^ Dating the late prehistoric dispersal of Polynesians to New Zealand using the commensal Pacific rat
^ TerraNature - New Zealand Ecology: Extinct Birds
^ TerraNature - New Zealand Ecology: Moa
^ Museum of New Zealand - Te Papa ref B.024210
^ The Vallard Atlas, produced in early 17th century by the French and held in a Los Angeles library vault contains the coast of the North Island
^ Transactions and Proceedings of the Royal Society of New Zealand; Vol 27, 1894. p. 617 "A statement exists that, as far back as 1576, Juan Fernandez., a Spanish pilot, sailed W.S.W. from Chili for the space of a month, and that then he came upon a fertile and pleasant land, inhabited by light-complexioned people, who wore woven cloth, and who were exceedingly hospitable. From the course steered and the time occupied on the voyage it has been concluded that this fertile land was New Zealand."
^ "New Zealand's volcanoes: Auckland". . Archived from GNS Science the original on 2 June 2010 . Retrieved . 3 June 2010
^ "Tasman’s achievement". . 4 March 2009 Te Ara Encyclopedia of New Zealand . Retrieved . 2 June 2010
^ "Abel Tasman". . 4 March 2009 Te Ara Encyclopedia of New Zealand . Retrieved . 2 June 2010
^ The Prow :The first meeting - Abel Tasman and Māori in Golden Bay
^ "Ngāi Tahu – The move south". . 4 March 2009 Te Ara Encyclopedia of New Zealand . Retrieved . 2 June 2010
^ "European discovery of New Zealand - Cook’s three voyages". . 4 May 2009 Te Ara Encyclopedia of New Zealand . Retrieved . 3 June 2010
^ "New Zealand Maps & Charts". NZ Fine Prints Ltd . Retrieved . 3 June 2010
^ Wilson, John (4 March 2009). "European discovery of New Zealand – French explorers". Te Ara Encyclopedia of New Zealand . Retrieved . 3 June 2010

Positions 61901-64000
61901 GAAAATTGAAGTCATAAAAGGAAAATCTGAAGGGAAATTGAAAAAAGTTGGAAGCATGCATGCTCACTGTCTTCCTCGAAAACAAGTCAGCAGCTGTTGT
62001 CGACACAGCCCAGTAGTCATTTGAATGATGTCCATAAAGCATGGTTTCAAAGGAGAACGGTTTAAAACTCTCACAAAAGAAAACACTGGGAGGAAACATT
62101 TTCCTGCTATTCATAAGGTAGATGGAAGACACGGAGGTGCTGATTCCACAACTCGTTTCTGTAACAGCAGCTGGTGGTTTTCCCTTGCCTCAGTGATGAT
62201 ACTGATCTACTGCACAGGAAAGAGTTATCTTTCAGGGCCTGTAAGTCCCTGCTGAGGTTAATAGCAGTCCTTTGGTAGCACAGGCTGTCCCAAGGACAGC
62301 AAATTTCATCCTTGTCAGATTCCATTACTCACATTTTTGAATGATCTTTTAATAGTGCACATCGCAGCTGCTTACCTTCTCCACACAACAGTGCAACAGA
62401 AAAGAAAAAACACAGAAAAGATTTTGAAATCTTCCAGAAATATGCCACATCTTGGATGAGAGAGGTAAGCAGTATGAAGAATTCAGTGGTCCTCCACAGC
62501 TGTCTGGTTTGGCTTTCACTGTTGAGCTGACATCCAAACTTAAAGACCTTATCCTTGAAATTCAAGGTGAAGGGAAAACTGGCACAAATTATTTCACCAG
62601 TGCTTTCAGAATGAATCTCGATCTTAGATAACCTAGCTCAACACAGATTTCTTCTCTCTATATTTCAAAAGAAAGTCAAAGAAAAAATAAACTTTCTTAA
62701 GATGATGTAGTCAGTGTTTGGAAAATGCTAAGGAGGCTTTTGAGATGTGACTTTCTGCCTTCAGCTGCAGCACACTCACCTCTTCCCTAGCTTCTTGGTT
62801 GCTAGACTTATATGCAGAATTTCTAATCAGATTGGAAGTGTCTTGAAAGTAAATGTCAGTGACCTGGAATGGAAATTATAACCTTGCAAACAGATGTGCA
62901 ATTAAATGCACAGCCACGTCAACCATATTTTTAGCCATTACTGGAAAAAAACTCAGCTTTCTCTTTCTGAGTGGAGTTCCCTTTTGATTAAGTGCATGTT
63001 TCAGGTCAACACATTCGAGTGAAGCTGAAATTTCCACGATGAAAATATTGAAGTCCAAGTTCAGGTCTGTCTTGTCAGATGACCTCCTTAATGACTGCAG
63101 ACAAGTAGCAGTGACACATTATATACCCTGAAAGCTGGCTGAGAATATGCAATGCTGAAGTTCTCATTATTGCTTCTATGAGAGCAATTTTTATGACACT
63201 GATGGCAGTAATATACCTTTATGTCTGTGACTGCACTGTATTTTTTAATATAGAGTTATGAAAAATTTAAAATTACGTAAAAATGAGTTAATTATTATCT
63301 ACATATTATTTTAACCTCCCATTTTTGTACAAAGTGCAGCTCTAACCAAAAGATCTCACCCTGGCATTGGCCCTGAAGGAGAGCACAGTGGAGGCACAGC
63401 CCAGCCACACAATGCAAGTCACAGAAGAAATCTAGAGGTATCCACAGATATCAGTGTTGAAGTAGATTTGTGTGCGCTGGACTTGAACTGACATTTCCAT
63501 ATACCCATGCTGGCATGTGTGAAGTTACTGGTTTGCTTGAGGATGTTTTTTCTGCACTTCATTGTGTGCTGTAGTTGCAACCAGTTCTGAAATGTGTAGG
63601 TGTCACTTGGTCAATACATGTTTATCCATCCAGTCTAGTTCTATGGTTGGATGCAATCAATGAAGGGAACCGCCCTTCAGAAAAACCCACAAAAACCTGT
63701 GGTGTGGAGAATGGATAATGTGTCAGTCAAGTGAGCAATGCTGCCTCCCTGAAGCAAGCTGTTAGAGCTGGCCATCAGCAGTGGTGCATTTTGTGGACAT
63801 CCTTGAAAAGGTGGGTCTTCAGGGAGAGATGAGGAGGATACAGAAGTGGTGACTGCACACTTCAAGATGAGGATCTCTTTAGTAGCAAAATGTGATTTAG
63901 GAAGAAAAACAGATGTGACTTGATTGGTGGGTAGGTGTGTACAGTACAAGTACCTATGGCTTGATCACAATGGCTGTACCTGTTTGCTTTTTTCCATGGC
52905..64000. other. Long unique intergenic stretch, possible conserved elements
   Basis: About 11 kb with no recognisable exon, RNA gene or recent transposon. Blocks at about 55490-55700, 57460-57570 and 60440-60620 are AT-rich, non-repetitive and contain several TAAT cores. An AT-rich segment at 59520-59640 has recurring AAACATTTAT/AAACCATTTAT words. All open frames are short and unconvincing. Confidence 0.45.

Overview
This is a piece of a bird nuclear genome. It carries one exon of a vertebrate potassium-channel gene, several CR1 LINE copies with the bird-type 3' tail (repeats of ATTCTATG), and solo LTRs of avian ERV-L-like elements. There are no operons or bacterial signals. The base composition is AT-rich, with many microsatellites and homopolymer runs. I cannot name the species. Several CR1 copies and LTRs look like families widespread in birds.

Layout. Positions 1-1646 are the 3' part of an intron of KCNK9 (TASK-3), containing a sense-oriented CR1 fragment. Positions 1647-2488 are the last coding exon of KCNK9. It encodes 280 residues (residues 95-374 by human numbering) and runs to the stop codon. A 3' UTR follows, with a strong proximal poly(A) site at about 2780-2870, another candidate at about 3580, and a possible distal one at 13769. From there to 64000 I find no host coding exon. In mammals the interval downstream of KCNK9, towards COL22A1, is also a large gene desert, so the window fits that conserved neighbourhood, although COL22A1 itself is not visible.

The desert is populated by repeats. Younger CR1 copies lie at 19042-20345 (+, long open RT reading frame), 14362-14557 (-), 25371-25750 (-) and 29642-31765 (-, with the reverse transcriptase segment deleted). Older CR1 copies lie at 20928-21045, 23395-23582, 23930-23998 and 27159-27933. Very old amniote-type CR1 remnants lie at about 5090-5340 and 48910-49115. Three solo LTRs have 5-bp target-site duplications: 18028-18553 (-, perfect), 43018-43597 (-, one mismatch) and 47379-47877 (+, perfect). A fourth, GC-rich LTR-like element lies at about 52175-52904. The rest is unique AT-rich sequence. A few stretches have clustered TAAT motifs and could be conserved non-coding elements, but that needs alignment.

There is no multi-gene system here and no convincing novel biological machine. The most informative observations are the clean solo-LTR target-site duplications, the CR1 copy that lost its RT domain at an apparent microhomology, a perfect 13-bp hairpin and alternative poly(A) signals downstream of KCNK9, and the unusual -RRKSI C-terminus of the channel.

^ Michael King, The Penguin History of New Zealand, Penguin, Auckland, 2003, p. 110.
^ John Dunmore. 'Surville, Jean François Marie de - Biography', from the Dictionary of New Zealand Biography. Te Ara - the Encyclopedia of New Zealand, updated 1-Sep-10
^ "Du Fresne Anchors". Archaehistoria . Retrieved . 3 June 2010
^ Te Ara Encyclopedia of New Zealand
^ a b c McLauchlan, Gordon A Short History of New Zealand Penguin Group, 2005.
^ Michael King (2000). Moriori: a People Rediscovered (Revised edition). Published by Viking. ISBN 0-14-010391-0. Original edition 1989.
^ Dinah Holman, Newmarket Lost and Found, 2nd edition, The Bush Press of New Zealand, Auckland, 2010, p. 247.
^ A. G Butchers, Young New Zealand, Coulls Somerville Wilkie Ltd, Dunedin, 1929, pp. 124 - 126.
^ Auckland's First Catholic School - And its Latest", Zealandia, Thursday, 26 January 1939, p. 5
^ E.R. Simmons, In Cruce Salus, A History of the Diocese of Auckland 1848 - 1980, Catholic Publication Centre, Auckland 1982, pp. 53 and 54.
^ a b c "Māori and the Vote". Elections New Zealand . Retrieved . 18 May 2008
^ "Key dates in New Zealand electoral reform". Elections New Zealand . Retrieved . 18 May 2008
^ Staff Reporters (15 November 1990). "HOURS OF TERROR END". Otago Daily Times. p. 1.
^ (July 1991) 51b Hansard, Resource Management Bill Third Reading, 3018-3020.
^ "Mighty Auckland". . 1 February 2003 The New Zealand Herald . Retrieved . 17 June 2010
^ "National accepts dismal result". . 28 July 2002. Archived from Television New Zealand the original on 17 June 2010 . Retrieved . 17 June 2010